• Charles

        Revcon is the one I could not remember the name of. Those are nice coaches!

    • Paul Falce

      They came with a 455 until the middle of the 1977 model yr and then went to a 403 motor, still rooming the highways with numbers in the 8000 range of the original 12,000 made . this is my 1976 transmode outfitted by rollalong and branded a Santana , only 29 made by this company .airbrush work high lights on original Imron paint. interior upgrades include all led lighting, surround sound ,ethan allen chairs, upgraded dash and monitors. wheels by Moto metal,

      • Scot Carr

        ~ Correct — probably explains why my ’78’s Olds engine was yanked.
        There isn’t a link for your GMC but I love’m.
        What is the survival rate of GMCs?

  6. Leon

    What was the motorhomes that used Volvo or a BMW diesel setup

  7. Charles

    I am not aware of a Volvo powered motorcoach until the recent offerings, although European RV offerings might have used a Volvo chassis, drivetrain, or both. The Vixen units that used a BMW engine are pretty rare. I think the article says that they built 587 of them. I have never seen one in person.

    We used to see lots of Winnebago Renault powered Le Shario’s back in the day, however once people begin to have mechanical issues with them, most of them were either parked or junked. In the 80’s a Le Shario altenator sold for $1100.00 plus the labor to install it. A Renault altenator was too small to handle the electrical demands of a motorhome, and nothing else would fit without extensive modifications. At the same time one could purchase a rebuilt GM, Ford, or Chrysler altenator for $40.00. I have a little game that I play when we are traveling. I see how many Le Shario units I can spot in back yards around the US. It is amazing how many of those things were parked and have never been recommissioned.

    • Leon

      Google search shows there’s a
      Company now converts LaSharos to Chrysler power

  8. Mike D

    the seller states he has 48 vehicles that he has to get rid of, and didn’t have the time or interest to clean them up, yet, only has four listed on ebay as for sale , it sounds like he ” collected” said vehicles to make a statement to the township where he lives (I’ll collect vehicles if I want to, it’s my property) now is being forced to get rid of them , if he couldn’t afford to advertise all of them, he could ” accidentally” have pics of the other vehicles he has in the background . I’ll avoid name calling, but he sounds like a winner to me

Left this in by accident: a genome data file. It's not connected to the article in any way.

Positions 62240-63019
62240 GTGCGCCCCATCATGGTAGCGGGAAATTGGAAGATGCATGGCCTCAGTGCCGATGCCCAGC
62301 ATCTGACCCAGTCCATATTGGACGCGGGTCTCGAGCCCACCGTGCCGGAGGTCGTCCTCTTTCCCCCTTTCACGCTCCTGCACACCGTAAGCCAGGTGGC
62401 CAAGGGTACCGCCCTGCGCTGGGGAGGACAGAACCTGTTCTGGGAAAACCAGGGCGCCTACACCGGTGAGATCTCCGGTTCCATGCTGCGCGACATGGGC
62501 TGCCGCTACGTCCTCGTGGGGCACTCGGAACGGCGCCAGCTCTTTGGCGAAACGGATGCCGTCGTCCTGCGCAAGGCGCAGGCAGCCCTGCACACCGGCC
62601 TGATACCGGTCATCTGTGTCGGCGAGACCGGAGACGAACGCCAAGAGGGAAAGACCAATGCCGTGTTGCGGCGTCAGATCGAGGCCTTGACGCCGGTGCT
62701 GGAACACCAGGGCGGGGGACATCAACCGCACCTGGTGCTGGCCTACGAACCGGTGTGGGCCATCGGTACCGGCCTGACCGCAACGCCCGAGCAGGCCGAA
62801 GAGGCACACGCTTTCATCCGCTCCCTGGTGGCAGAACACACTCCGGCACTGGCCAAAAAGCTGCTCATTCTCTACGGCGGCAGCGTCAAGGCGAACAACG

• Alan (Michigan)

      His “Collection” equates to a personal scrap yard, it seems.

    • krash

      Mike D…..

      by adding the qualifier ” but he sounds like a winner” the name calling was ultimately unavoidable, inevitable, and (doggonit) quite fitting…

      ……let the name calling commence…

  9. George

    When one takes a look at his eBay ID: Seller information taxliensales (1385 ), it gives lots of pause. One of his other listings is an Audi A4 with a broken timing belt. Lots of deferred maintenance since it has 123K and the recommended replacement is at 75K. Best beware and make a very careful inspection.

    He has no knowledge of mechanical maintenance or operation according to his description for the Audi.

    “After having the car towed to my house one of the mechanic who checked the car told me that the timing belt broke off as it was the original one and was cracked and gave up. He said after checking that there’s no water in the oil so “its a good news” according to him and whatever that means! But I tried starting several time it just turns but won’t catch on. Mechanic later told me that it will need a new timing belt in order to start it. I’ve been it would cost any where between $200 and $300 to replace the timing belt. I have no time to mess as I am getting rid of most the car collection I have (48+ cars). Dont wanna deal with Audi Authorized STEALERS and the thieving crooked mechanic shops! Dropped the price from $6500 to $2500. Found a used motor with 78000 miles for $800 but I don’t trust used motor and on top of that you still have to deal with the crooked mechanics who tell you one thing and once they get started they start playing scare tactics telling the need this and the car needs that and on and on and on!”

    • Alan (Michigan)

      The Audi just has to be an interference engine.??

      And, who is really this dense regarding a timing belt in a modern engine?
      After listening to explanations from a string of “mechanics”, he still acts clueless.

      That is hardly possible for anyone who begins with zero mechanical knowledge.

      Caveat Emptor!

      • George

        Within his rant that I didn’t copy, the dealer said $800 to replace the timing belt which is well below the $1200 average. The kit alone is $300. It just took a 60 second Google to find that info.

        The maintenance schedule was very clear on mileage although when I looked at the info, most Audi forum owners recommended every 60K to be on the safe side.

    • krash

      hmmm…did someone say paranoid…

      …(..Gosh dang revenuers tryin’ to tell me what to do…)

  10. Toast54

    Aye, can ya tow yer Zwitter behind yer Zimmer?

  11. Mark

    Ya, “my international business visitors”…..If I was an “international business visitor” and you came to pick me up in that travesty anytime after 1989, I wouldn’t get in. Scrap at best. Embarrassing in even the worst RV lot in the country.

  12. George

    The exterior design looks familiar. They probably started with an RV shell from some manufacturer and only the interior is Zimmer. Not even well laid out. The seats should at least swivel to talk to people in a well designed executive interior.

    The front and rear are straight out of the RV catalog. The spare tire holder is standard RV fare. When I first looked at the pics and saw the bars along the ceiling, I thought “Horizontal Stripper Poles.”